Re: Year 2k

Arjen Kamphuis (
Fri, 27 Mar 1998 22:04:14 +0100 (CET)

At 14:03 27-03-98 -0500, you wrote:
>People are so busy looking at the Year 2000 problem, that they are
>ignoring the Year 1999 problem! Many computers and software programs
>mark the year as "99" as a special case to mean "infinity" or "not
>applicable" or some other flag. In many instances, the "99" won't
>correctly be processed as a valid year. I expect many programs to fail
>a year earlier than expected!

It gets even better:
Many Management Information Systens and logistical/inventory programs and
such use future dates for all kinds of operations. Depending on their (lack
of) Y2K readiness and the customizing done by users these programs will
start failing anytime now and some already have.
I posted a rather juicy example to the list in oktober:

>A few months ago a large European distributer lost several million dollars
>because their inventory system labeled product for destruction that had an
>experation date 2000 or later (the system interpreted this as 1900 so the
>product were several decades over-date). The labeled products were
>automatically moved from the warehouse to a container bound for a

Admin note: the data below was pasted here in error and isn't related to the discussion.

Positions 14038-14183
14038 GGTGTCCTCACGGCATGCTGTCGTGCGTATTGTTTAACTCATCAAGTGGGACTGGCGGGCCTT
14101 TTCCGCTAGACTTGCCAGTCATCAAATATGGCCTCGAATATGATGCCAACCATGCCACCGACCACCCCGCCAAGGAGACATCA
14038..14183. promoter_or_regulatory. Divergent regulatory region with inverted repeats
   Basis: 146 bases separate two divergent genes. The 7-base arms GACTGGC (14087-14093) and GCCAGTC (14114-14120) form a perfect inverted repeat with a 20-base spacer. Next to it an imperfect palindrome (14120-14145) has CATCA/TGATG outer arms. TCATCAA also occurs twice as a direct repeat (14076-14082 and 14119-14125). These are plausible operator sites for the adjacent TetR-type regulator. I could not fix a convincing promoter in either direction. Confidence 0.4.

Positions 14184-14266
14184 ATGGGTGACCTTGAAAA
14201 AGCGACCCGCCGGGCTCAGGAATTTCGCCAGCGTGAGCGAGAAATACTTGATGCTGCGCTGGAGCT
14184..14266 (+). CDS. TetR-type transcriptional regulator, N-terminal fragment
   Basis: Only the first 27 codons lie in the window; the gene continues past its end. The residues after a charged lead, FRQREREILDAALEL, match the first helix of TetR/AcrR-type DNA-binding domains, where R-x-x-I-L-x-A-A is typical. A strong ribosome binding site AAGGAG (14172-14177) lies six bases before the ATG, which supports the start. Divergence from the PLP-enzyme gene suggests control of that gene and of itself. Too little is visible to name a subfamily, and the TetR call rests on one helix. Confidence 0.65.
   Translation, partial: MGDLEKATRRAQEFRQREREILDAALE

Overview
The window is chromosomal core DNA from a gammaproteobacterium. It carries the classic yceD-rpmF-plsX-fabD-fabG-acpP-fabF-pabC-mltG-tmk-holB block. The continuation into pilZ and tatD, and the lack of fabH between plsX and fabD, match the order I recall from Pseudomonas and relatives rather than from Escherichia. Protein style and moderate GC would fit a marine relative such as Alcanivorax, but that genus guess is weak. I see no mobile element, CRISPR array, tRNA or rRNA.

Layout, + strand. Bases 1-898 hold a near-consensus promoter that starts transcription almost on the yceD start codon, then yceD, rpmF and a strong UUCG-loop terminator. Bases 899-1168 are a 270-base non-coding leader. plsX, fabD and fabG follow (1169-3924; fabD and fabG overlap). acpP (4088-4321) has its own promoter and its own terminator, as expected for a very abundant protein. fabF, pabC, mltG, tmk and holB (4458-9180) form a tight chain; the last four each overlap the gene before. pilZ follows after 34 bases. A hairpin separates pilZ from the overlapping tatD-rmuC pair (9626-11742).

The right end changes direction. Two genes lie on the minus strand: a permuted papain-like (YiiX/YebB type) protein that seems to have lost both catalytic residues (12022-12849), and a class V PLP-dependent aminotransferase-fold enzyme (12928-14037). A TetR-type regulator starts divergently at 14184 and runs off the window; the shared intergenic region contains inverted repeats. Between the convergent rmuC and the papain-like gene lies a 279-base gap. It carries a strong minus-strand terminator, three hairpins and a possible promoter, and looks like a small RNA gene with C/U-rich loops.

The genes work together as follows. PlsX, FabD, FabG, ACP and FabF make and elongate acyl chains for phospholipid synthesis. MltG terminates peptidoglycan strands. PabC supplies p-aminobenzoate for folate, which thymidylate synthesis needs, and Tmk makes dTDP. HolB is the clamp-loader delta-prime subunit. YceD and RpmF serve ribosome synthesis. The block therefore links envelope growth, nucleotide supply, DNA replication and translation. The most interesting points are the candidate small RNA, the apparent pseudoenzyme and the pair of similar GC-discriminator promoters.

>This company had received a letter warning them for this problem in 1988,
>the management just sat on it and now they are implementing a new system
>round-the-clock in 3 8-hour shifts. The company won't be making much profit
>this year, or next year.

But it's not just computers, all kinds of electronic appliances nowadays
have integrated circuits. Often these are bought from small subcontracting
companies and by now no-one knows the exact design of many of these
circuits. Is your VCR Y2K compliant? The hardware of your PC? The time-lock
of your bank (it stays closed on sundays)?

I also read somewhere (but have not been able to confirm it) that the
GPS-navigation satellites will 'run out of dates' by the end of _this_
year. It seems their calender is based on counting weeks since 1-1-1980 and
by next september or something they will run out of memory. Can anyone
confirm this story?

Greetings & don't worrie _too_ much ;-)

Arjen Kamphuis | "Here Be Dragons", read the ancient maps | in all the white spots that seemed large
enough to hold the fabled creatures.

let's go dragon hunting.

Transcedo, the Dutch Transhumanist site: